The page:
July 12, 2013


Readings at Mass: Friday of 14th Week of Ordinary Time

Genesis 46:1-7,28-30
Psalm 37:3-4,18-19,27-28,39-40

In today's first reading at Mass we draw to a close the life of Jacob (renamed Israel), a story we've followed throughout the week. After years of grief-stricken longing for his thought to be dead son, Israel is reunited with his beloved son Joseph: "Israel had sent Judah ahead to Joseph, so that he might meet him in Goshen. On his arrival in the region of Goshen, Joseph hitched the horses to his chariot and rode to meet his father Israel in Goshen." (Genesis 46:28-29a) Father and son reunite: "As soon as Joseph saw him, he flung himself on his neck and wept a long time in his arms. And Israel said to Joseph, 'At last I can die, now that I have seen for myself that Joseph is still alive.'" (Genesis 46:29b)

Let's summarize the week. Struggle is a part of life. Whether it's struggle with God or life's circumstances or with ourselves, each of us knows the challenge of struggle. Many of us struggle with, not only ourselves, but with the sin of others. Where we are wounded we are in pain. Pain often reveals where we are "alone", revealing a place in our heart where we are isolated from God. This often leads to resentment and unforgiveness. Of course, God wants freedom and only desires for us to let Him into our hearts. When we let God in, we are then freed to forgive. And, when we forgive we are moved to reconcile.

Reconciliation has three-fold dimension because God dwells within us as well as within others and within the Church He established. We see these dynamics as we peer into the story of Jacob (Israel), as well as the story of Joseph and his brothers. Joseph is freed from his hate as he opens his heart to the Lord. However, he is also reconciled with the brothers, as well as his father. Joseph doesn't just "forgive in his heart", he also restores the broken relationships in his life so that he might live in complete freedom.

You and I want God ... you want holiness ... you want freedom. You wouldn't be reading a blog like this if you didn't. And, here's the really good news: your desire for freedom is actually God desiring your freedom in you. It takes an enormous amount of energy within us to hate or clutch to self-protection and unforgiveness. When we hold onto these things it is ourselves we hold in bondage, not the person who hurt us. As a priest for 12 years now, I haven't seen anything transform someone's spiritual life more than forgiveness and reconciliation. However, reconciliation can be as equally difficult as the forgiving.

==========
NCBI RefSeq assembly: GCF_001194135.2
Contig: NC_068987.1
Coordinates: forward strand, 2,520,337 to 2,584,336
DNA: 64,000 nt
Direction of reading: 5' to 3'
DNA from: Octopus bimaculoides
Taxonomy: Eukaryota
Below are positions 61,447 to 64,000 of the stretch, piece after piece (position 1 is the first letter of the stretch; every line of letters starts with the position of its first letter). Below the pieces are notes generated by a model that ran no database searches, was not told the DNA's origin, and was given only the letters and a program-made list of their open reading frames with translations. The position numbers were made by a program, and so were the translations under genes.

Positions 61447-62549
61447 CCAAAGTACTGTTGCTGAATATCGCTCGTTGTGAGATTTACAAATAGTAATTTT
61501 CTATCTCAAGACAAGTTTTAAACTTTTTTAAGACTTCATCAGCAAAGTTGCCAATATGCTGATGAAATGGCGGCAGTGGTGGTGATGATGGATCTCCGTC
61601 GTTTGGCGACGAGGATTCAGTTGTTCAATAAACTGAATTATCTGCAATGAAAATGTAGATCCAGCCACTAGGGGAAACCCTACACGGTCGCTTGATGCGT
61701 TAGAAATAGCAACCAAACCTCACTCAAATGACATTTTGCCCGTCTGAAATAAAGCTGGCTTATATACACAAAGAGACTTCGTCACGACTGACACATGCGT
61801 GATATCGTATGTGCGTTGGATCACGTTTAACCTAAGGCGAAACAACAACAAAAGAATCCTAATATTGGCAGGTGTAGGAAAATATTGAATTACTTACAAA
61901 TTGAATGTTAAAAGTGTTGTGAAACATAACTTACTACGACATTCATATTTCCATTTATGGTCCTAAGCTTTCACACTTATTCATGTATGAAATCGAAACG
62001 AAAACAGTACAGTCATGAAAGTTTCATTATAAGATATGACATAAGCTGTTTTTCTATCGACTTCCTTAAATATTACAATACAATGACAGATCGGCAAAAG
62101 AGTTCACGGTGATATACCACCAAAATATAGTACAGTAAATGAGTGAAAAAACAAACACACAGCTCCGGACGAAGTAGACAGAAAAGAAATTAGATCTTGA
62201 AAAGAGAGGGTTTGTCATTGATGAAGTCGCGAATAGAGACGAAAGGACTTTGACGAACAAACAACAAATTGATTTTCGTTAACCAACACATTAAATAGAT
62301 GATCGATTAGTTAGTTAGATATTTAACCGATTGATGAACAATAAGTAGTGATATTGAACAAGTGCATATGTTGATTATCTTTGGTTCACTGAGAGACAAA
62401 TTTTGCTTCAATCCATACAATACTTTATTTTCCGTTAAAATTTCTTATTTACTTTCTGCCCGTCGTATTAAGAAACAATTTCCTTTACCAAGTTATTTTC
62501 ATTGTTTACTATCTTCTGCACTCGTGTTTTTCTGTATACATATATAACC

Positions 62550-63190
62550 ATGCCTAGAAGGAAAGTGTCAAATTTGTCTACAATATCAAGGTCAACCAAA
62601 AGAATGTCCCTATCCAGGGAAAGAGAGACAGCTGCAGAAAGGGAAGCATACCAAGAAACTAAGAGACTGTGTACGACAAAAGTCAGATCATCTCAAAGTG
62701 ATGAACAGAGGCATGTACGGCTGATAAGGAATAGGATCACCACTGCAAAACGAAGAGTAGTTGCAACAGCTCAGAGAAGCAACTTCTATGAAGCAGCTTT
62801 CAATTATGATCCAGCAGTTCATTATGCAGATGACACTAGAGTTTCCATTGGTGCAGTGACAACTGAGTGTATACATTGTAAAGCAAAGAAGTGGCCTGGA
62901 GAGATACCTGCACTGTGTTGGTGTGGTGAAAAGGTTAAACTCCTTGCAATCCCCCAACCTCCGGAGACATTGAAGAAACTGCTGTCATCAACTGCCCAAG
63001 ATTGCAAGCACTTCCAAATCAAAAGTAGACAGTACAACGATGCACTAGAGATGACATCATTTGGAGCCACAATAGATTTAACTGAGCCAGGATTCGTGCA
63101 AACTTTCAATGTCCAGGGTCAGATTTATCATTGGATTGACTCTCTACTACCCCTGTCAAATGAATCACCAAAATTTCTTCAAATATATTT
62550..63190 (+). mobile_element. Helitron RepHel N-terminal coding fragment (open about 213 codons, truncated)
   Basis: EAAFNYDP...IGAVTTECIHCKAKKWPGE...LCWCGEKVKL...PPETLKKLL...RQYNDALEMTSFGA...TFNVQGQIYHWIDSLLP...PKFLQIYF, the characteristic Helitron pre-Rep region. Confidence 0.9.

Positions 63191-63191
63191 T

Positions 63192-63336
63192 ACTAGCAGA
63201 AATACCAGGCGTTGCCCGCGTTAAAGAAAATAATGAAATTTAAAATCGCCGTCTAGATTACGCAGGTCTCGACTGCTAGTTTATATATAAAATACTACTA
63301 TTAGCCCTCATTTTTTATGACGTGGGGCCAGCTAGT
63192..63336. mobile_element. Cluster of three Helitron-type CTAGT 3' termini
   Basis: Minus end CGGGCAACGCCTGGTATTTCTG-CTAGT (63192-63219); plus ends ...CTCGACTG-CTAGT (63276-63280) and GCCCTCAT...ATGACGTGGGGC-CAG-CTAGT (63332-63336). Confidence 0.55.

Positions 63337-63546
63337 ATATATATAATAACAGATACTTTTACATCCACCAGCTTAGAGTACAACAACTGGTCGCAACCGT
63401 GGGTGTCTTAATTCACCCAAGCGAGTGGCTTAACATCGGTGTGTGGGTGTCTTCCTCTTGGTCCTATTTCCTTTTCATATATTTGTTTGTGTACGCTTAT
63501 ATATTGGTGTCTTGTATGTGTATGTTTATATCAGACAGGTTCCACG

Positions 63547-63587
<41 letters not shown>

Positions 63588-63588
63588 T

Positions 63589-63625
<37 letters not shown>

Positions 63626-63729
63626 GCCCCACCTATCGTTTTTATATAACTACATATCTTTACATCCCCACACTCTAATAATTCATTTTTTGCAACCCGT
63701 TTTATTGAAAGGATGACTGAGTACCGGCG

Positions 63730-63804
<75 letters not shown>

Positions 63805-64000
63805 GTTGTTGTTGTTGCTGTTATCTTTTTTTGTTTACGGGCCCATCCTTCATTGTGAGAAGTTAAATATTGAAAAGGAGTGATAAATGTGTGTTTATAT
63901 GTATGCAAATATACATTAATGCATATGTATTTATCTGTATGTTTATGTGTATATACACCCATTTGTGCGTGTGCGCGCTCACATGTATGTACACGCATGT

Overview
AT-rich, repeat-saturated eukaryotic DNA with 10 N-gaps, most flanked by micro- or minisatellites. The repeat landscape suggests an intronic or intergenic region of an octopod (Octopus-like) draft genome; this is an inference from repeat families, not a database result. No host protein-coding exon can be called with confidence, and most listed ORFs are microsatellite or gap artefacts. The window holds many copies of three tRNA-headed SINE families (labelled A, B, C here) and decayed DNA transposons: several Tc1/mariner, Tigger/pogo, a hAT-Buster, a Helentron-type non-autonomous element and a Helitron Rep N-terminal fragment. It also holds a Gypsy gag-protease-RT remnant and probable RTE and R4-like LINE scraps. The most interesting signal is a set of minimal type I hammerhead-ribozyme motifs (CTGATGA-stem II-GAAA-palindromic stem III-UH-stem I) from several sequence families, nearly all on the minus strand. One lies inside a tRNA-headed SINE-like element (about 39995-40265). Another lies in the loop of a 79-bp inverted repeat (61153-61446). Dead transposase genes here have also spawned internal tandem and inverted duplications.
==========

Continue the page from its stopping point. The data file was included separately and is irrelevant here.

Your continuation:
On one hand, many of us may struggle with the Sacrament of Reconciliation. For those who struggle with Confession, your struggle may be thinking "why do I have to confess to a priest?" or "why can't I just go straight to God?" However, to be honest ... if we're really honest ... the real struggle is the posture of humility of having to actually face another person (although the priest is actually acting in the person of Christ) and admit my sin. There's a reason you don't baptize your own kids. There's a reason you don't consecrate the Eucharist at your house. There's a reason you go to a priest for other things. And, there's a reason God Himself asks us to reconcile ourselves to the Body of Christ, the Church, through a priest. So, step one of reconciliation is the Sacrament of Reconciliation.

Secondly, we may be called to restore a broken relationship with the other who sinned against us. This might be difficult also. The key here is to do all things in Christ and with Christ. You may not know what to say. You may not know when or how or what it could look like. Don't move faster ... or slower ... than Christ. Ask Him to show you. Ask Him to open the doors so that you don't have to "make it happen." Trust that God is guiding you every step of the way.

Spend a little time today asking yourself about reconciliation. When's the last time you celebrated the Sacrament of Reconciliation and went to Confession? Who specifically in your life do you need a restored and healed relationship with? Trust the process ... trust the Lord ... trust the power of being reconciled.

© Fr. Mark Toups, 2013



Today, the 169 seminarians in the Seminarians Summer Program continue with their new course on the Liturgy. Today they will learn more about the Ascension of Christ and its essential connection to the Liturgy. The 22 priests and seminarians here for the Spiritual Exercises are on day 14 of the 30-day retreat. Click here to learn more about IPF


"Reconciliation, justice and peace are not possible without a profound purification of the heart, without a renewal of the mind, a 'metanoia'; without the newness that arises from the meeting with God."
― Second Special Assembly for Africa, Synod of Bishops, October 24, 2009